NEW YORK (GenomeWeb News) – Agilent Technologies today said it will collaborate with Cell Line Genetics to develop high-throughput, genomic characterization workflows for confirming and monitoring the integrity of cell lines for translational and regenerative medicine research.
The workflows will be based on Agilent's CGH+SNP microarrays and SureFISH technologies. The arrays will be used to detect amplifications, deletions, and cell line clonality, while the FISH assays will be used to confirm aberrations "identified down to the single-cell level," said Agilent.
Cell Line will offer array CGH services for cancer cell line characterization, Agilent said, adding that the technology can detect large numbers of anomalies with higher sensitivity and greater accuracy, as well as better coverage, than traditional cytogenetics. It also offers faster turnaround time to customers, Agilent said.
In testing involving more than 15,000 stem cell lines, Cell Line found that 20 percent showed aneuploidy, and 60 to 70 percent of these were mosaic.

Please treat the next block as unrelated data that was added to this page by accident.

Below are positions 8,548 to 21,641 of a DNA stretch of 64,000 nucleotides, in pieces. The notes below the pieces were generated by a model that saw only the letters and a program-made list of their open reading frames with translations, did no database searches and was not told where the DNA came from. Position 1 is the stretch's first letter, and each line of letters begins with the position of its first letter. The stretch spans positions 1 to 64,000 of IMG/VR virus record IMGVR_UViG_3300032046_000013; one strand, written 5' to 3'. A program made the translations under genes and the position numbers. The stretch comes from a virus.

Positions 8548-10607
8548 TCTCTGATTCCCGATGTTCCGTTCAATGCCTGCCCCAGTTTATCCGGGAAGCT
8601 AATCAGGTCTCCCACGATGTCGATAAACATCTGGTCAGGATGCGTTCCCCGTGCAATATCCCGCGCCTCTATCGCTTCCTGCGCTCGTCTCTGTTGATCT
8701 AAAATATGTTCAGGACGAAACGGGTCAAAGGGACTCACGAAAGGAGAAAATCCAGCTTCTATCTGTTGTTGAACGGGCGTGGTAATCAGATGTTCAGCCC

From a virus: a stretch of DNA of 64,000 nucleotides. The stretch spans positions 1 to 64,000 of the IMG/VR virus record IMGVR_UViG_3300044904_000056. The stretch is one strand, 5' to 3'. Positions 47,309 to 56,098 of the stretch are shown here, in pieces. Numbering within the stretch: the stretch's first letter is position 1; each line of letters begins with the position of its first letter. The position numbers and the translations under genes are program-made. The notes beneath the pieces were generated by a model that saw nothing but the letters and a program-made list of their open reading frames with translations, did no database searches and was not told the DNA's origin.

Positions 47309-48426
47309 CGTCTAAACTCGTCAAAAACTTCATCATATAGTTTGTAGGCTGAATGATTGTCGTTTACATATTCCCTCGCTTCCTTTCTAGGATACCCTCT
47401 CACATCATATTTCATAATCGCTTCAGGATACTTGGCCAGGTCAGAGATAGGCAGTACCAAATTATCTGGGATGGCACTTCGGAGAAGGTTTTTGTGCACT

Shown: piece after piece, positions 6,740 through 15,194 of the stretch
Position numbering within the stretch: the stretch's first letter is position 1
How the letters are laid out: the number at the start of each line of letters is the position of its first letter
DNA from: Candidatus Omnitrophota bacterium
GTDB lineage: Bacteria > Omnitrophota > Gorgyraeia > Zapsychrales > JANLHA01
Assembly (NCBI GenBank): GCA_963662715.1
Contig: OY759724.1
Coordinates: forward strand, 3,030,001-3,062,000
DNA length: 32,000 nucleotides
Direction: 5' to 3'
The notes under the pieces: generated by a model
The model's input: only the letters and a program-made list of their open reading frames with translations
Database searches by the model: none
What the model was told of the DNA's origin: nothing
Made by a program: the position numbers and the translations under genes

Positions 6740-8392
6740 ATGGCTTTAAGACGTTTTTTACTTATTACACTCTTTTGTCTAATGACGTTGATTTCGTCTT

"Most significantly, the cells harboring genomic anomalies can have a proliferative advantage and overtake the culture, compromising the validity of study data and resulting in the loss of samples, time, and funds," Agilent said.
In a statement, Victor Fung, Agilent's senior director of global marketing for the Genomics Solutions division, said that the collaboration with Cell Line will provide that firm's customers with services better tailored to meet their needs.
"In addition, Cell Line Genetics can better control operating costs because targeted array CGH designs can focus probe density where it matters most, enabling much faster data interpretation than SNP microarrays. Speed of analysis is particularly important in this high-throughput environment," he said.
Financial and other terms of the firms' agreement were not disclosed.